Knesset speaker resigns instead of convening vote on his replacement
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Knesset speaker resigns instead of convening vote on his replacement

Yuli Edelstein steps aside after seven years in the job in wake of his decision to suspend parliament due to virus restrictions

Yuli-Yoel Edelstein
Yuli-Yoel Edelstein

Israel’s parliament speaker has resigned after seven years in the job rather than complying with a Supreme Court order to convene a vote on his replacement.

Yuli Edelstein suspended parliamentary activities last week, citing procedural issues and restrictions on large gatherings due to the spread of the coronavirus, but opponents accused him of blocking a vote after his right-wing bloc failed to win a majority in March 2 elections.

He dismissed a Supreme Court call to explain his delay in convening the Knesset, and that sparked an unprecedented judicial rebuttal, with the Supreme Court chief justice ordering him to hold a vote.

With other senior members of prime minister Benjamin Netanyahu’s Likud party urging him to defy the order, he responded that he would “not agree to an ultimatum” and resigned.

“The Supreme Court decision destroys the work of the Knesset. The Supreme Court decision marks a harsh and arrogant intervention of the judicial branch in the affairs of the elected legislative branch,” Mr Edelstein said in his last appearance as speaker.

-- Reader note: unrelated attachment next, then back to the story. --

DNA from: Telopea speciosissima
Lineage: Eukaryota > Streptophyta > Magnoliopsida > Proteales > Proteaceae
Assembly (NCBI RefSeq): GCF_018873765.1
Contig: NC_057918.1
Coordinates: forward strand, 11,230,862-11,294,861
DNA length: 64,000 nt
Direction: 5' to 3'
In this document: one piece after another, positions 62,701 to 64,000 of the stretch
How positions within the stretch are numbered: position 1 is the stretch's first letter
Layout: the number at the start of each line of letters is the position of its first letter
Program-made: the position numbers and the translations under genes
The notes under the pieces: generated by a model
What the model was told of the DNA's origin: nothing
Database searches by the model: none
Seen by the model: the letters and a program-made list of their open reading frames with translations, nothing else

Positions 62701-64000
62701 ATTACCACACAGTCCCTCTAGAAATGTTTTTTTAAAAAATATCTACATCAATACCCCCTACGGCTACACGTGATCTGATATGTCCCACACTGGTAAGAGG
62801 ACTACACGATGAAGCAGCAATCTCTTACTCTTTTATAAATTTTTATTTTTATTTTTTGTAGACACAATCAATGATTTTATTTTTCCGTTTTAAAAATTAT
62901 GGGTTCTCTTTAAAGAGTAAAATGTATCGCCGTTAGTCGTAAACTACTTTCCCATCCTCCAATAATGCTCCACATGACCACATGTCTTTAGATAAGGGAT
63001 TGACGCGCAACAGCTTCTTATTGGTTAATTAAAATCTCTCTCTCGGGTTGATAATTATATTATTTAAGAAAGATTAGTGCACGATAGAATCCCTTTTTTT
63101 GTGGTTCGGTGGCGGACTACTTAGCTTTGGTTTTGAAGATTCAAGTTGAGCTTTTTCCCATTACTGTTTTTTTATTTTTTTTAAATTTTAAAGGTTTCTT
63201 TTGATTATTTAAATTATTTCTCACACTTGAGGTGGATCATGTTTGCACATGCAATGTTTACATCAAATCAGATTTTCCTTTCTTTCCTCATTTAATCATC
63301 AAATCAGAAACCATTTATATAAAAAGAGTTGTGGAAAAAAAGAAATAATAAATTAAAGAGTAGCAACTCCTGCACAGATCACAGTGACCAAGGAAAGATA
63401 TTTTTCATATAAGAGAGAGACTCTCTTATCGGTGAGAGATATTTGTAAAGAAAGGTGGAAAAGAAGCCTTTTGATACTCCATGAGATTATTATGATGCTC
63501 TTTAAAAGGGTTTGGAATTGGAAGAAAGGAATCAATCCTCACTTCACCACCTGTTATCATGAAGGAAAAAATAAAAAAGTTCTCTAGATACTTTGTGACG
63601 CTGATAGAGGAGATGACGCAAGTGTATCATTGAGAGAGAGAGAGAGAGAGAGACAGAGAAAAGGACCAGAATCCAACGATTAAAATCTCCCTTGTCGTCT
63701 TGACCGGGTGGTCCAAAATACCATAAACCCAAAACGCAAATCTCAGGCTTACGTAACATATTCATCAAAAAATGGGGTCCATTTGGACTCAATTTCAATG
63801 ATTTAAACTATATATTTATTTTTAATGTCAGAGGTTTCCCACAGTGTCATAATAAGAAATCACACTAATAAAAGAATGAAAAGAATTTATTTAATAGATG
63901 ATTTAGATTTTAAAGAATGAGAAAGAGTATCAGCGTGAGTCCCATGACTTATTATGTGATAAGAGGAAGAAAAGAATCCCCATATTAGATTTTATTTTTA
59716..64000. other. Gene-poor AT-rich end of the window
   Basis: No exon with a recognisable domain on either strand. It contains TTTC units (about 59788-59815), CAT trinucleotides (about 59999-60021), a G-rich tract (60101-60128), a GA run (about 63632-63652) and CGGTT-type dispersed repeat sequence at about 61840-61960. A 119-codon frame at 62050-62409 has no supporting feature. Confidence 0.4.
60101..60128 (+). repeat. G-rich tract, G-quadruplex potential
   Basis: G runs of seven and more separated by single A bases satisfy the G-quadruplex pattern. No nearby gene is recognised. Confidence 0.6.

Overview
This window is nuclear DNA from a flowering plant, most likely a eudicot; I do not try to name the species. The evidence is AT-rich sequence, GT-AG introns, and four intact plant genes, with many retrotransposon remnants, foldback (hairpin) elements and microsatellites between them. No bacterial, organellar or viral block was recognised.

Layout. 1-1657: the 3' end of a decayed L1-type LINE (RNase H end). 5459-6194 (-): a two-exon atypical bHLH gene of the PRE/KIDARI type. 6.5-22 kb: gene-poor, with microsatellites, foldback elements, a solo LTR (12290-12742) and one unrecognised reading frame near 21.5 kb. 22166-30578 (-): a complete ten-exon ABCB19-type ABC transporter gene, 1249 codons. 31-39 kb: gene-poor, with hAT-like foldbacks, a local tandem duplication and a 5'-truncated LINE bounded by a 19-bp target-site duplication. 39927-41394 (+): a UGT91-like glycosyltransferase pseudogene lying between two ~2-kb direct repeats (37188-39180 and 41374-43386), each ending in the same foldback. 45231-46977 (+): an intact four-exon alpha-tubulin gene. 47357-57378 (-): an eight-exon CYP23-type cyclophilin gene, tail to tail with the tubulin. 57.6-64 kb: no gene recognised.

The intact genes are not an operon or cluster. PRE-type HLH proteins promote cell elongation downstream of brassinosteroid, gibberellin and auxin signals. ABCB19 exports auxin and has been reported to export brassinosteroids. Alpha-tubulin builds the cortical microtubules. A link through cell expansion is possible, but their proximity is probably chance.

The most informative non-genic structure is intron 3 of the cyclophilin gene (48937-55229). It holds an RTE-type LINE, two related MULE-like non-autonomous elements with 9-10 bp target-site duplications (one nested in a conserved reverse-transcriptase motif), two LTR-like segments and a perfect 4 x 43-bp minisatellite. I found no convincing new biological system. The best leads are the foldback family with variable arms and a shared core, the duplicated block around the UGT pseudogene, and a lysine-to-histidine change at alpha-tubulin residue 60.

He said he would step down so Israel would not “descend to anarchy”.

The showdown marked the height of an ever-deepening standoff between Mr Netanyahu’s opponents and supporters after the country’s third inconclusive election in less than a year and against the backdrop of a series of emergency executive measures to quell the spread of the new virus.

Mr Netanyahu’s Likud emerged as the largest party in the election earlier this month, but along with his smaller religious and nationalist allies, only won the support of 58 legislators – leaving his right-wing bloc three seats short of the required majority in parliament.

Opposition leader Benny Gantz’s majority bloc is deeply divided along ideological lines and unlikely to band together to form an alternative government, but they are determined to oppose Mr Netanyahu and seem willing to co-operate in parliament.

They are expected to win a vote to nominate Meir Cohen of the centrist Blue and White party as Mr Edelstein’s replacement.

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